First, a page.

If you equate young race-car drivers to high-school students seeking college scholarships, the graduation rate among future open-wheel and sports car stars is troubling.
A year of college tuition is cheap compared to a season in the lower rungs of the sport—the feeder series where the budding IndyCar champions and endurance-racing winners are groomed—and with that scholarship deficit in mind, Mazda stepped into the breach with an unparalleled plan to solve the problem.
The first and most impressive resource committed by Mazda? Cash. Millions of dollars are spent annually to fund up-and-comers. The next element is a path for the young racers follow.
Mazda built a proverbial ladder for them to climb, pays for the most promising talent to take the next step, and in most cases, watches them thrive after going on to become professional drivers for other manufacturers. It's motor racing's ultimate education system, being funded by its largest angel investor.
"It's ironic that we're sitting here at Sebring talking about this, because this is where it all began in 2005 when we had an official news conference to announce the Mazdaspeed Motorsports Development Ladder," said Mazda Motorsports director John Doonan. "At that point, there was no Mazda Road to Indy. At that point, there was no Mazda Sports Car Racing Academy. In the end, I have to give credit to Robert Davis; this program was Robert's vision; he's a racer himself, one of our chief executives at Mazda.
"And Jim O'Sullivan, Mazda's president and CEO, is the major supporter, as well as our executive team, because when you show up and ask for a budget for motorsport, in our case, it's got to have the proper metrics behind it. They have been, without a doubt, extremely supportive of what we're doing now in our eighth year."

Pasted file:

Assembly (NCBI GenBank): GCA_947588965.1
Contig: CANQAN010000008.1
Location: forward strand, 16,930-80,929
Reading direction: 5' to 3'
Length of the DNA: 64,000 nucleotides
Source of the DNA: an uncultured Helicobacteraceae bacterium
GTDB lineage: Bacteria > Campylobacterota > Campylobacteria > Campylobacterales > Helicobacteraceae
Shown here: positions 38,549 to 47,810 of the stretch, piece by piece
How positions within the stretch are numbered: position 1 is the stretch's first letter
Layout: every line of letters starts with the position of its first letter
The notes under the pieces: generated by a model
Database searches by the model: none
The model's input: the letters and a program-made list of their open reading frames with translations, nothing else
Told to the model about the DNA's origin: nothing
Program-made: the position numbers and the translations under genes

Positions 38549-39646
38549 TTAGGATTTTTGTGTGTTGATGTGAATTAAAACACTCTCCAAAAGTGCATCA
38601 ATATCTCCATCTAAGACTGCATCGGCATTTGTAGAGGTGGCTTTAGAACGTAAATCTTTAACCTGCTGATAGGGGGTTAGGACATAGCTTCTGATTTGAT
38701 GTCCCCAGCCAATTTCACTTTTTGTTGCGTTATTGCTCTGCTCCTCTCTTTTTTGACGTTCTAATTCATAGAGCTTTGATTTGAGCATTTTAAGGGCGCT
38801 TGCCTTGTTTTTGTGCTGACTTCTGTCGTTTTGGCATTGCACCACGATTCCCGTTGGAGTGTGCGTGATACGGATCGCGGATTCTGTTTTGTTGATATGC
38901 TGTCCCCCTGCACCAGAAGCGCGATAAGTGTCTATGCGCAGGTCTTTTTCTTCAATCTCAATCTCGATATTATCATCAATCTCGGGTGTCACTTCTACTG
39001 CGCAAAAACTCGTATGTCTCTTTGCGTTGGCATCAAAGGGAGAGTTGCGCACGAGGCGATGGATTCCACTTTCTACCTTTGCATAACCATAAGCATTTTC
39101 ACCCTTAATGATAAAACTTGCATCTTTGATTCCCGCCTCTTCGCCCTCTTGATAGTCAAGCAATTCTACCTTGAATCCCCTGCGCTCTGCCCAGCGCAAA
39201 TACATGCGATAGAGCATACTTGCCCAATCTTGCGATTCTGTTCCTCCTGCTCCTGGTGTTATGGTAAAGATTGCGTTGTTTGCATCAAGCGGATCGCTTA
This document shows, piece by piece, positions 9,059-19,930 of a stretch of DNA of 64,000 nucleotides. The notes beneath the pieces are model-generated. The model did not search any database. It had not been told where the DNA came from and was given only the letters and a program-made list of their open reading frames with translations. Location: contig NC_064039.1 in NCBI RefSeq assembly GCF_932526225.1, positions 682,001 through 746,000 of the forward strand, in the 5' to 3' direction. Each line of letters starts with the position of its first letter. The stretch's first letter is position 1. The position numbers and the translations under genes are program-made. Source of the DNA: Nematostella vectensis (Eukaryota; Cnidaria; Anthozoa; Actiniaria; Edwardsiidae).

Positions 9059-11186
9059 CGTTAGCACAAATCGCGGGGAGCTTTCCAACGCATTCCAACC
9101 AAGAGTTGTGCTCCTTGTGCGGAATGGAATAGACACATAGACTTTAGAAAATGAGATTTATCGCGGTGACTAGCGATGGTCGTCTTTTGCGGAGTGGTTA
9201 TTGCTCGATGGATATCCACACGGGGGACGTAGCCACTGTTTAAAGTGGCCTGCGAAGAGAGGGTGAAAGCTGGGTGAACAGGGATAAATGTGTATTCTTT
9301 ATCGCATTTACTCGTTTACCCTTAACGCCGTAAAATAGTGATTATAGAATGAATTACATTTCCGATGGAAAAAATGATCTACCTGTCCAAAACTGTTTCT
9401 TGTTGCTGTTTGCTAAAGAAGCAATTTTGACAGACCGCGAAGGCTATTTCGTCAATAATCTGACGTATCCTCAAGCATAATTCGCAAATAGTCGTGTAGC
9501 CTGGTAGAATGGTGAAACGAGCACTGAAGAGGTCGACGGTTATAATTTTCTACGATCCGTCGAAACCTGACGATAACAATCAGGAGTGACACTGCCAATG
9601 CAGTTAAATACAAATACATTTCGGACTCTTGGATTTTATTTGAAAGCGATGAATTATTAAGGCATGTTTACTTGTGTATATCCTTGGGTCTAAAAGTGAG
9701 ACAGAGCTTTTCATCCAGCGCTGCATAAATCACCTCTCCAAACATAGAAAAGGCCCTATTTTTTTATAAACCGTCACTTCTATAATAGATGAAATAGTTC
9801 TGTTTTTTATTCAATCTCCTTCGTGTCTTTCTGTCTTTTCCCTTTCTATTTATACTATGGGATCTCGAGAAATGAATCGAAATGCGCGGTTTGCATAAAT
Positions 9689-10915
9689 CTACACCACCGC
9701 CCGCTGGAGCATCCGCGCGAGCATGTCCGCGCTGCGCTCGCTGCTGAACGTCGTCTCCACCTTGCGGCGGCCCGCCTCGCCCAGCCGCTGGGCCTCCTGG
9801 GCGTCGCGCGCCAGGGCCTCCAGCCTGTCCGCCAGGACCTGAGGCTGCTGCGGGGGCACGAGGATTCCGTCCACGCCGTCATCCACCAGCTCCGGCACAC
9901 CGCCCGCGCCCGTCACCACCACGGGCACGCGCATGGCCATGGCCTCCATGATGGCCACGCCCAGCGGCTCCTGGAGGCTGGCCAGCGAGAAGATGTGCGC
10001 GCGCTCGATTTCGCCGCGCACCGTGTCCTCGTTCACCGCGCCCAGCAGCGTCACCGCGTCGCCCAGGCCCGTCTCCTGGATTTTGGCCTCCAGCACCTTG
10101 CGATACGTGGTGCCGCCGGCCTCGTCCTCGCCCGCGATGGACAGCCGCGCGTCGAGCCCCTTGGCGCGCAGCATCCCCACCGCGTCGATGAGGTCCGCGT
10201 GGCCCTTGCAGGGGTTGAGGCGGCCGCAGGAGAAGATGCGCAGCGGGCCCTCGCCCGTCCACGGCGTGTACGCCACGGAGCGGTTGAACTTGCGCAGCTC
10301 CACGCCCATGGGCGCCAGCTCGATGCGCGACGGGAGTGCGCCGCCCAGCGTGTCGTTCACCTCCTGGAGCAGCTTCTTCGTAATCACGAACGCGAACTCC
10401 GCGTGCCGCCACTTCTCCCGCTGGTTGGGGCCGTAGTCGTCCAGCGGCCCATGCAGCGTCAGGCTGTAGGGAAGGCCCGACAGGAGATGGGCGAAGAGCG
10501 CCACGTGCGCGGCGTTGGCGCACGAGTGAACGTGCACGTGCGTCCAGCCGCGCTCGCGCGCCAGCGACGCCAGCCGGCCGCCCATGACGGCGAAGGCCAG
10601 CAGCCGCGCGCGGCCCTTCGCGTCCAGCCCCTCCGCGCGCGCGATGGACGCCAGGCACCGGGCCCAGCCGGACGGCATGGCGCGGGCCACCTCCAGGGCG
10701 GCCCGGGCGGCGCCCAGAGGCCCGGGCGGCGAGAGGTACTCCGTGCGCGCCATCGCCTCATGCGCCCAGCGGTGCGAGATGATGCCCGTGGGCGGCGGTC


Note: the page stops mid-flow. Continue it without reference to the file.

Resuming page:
Mazda's most identifiable professional racing exploits take place in IMSA's TUDOR Championship, where its SkyActiv-D diesel-powered prototypes compete at events like the Daytona 24 and the 12 Hours of Sebring.
With the TUDOR Championship serving as Mazda's mountain top in sports car racing, the Mazda-powered Indy Lights series serve as the jump-off point for open-wheel racers who want to reach the Indianapolis 500, and with its youth-minded support system firmly established, Doonan says the brand is also finding benefits with its next generation of road car buyers.
"In the marketplace, Mazda has one of the youngest average age buyers in the auto industry," Doonan explained. "Obviously in racing, we've got more Mazdas road racing in any given weekend than any other brand; we want to identify our next generation of racing customer, and we put those two things together to create this industry-first and still industry-only formalized ladder, it's career development ladder that brings full value to the drivers and buyers of a similar age."
Mazda's open-wheel and sports car ladder systems reveal the manufacturer's extreme commitment to nurturing the sport. Rather than add their name to one series, they've created single-make championships, provided engines for series to use in their cars, and reached as far as karting—the starting point for most road racers—to provide stability and opportunity.
Roughly half of the Mazda-related sports-car ladder series are competing this weekend as part of the 63rd Mobil 1 Twelve Hours of Sebring, and in just a matter of days, the other half, featuring open-wheel cars, will compete a little more than an hour from here as IndyCar opens its season in St. Petersburg.
The assemblage of cars, drivers and teams on Mazda's path to the top over the next seven days is simply staggering, and with the financial incentives added to the equation, Doonan says he's rather proud of what's been assembled in the Sunshine State.
"Now here at this weekend's race at Sebring, which is the first round of the Battery Tender MX-5 Cup presented by BFGoodrich, you have Drake Kemper who's on a scholarship from us, who won the Mazda Speed Pro Challenge, on a scholarship for $75,000 tires, entry fees. In addition, Kyle Loustanou is also competing here today. He was the winner of our grassroots racer shootout. So all those grassroots racers at Atlanta and Chuckwalla and eventually at the SCCA runoffs, go into the pool to win the shootout to get a scholarship. Kyle also is on a $75,000 scholarship tires, entry fees, thanks to all of our partners to run here this weekend. So we have two drivers here at the MX-5 Cup.